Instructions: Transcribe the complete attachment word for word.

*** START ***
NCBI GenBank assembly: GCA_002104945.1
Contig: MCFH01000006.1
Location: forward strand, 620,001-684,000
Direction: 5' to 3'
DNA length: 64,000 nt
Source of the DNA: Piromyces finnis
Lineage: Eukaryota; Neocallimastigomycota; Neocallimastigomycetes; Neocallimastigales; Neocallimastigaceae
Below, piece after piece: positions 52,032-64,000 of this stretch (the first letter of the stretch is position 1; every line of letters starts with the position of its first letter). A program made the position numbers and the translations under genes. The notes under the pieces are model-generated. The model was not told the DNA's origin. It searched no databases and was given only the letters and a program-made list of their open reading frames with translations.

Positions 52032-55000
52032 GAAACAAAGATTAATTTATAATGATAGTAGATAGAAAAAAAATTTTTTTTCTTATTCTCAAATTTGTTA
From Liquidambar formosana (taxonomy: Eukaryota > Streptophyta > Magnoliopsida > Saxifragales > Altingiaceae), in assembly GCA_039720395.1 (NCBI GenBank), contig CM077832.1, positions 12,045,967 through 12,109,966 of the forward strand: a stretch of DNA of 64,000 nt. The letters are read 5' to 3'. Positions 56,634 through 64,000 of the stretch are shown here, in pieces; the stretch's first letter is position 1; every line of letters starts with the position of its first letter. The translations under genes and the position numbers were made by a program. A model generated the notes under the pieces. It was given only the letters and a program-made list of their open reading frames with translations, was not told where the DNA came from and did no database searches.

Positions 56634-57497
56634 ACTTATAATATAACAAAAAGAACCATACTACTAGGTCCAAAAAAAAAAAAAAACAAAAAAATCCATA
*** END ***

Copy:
NCBI GenBank assembly: GCA_002104945.1
Contig: MCFH01000006.1
Location: forward strand, 620,001-684,000
Direction: 5' to 3'
DNA length: 64,000 nt
Source of the DNA: Piromyces finnis
Lineage: Eukaryota; Neocallimastigomycota; Neocallimastigomycetes; Neocallimastigales; Neocallimastigaceae
Below, piece after piece: positions 52,032-64,000 of this stretch (the first letter of the stretch is position 1; every line of letters starts with the position of its first letter). A program made the position numbers and the translations under genes. The notes under the pieces are model-generated. The model was not told the DNA's origin. It searched no databases and was given only the letters and a program-made list of their open reading frames with translations.

Positions 52032-55000
52032 GAAACAAAGATTAATTTATAATGATAGTAGATAGAAAAAAAATTTTTTTTCTTATTCTCAAATTTGTTA
From Liquidambar formosana (taxonomy: Eukaryota > Streptophyta > Magnoliopsida > Saxifragales > Altingiaceae), in assembly GCA_039720395.1 (NCBI GenBank), contig CM077832.1, positions 12,045,967 through 12,109,966 of the forward strand: a stretch of DNA of 64,000 nt. The letters are read 5' to 3'. Positions 56,634 through 64,000 of the stretch are shown here, in pieces; the stretch's first letter is position 1; every line of letters starts with the position of its first letter. The translations under genes and the position numbers were made by a program. A model generated the notes under the pieces. It was given only the letters and a program-made list of their open reading frames with translations, was not told where the DNA came from and did no database searches.

Positions 56634-57497
56634 ACTTATAATATAACAAAAAGAACCATACTACTAGGTCCAAAAAAAAAAAAAAACAAAAAAATCCATA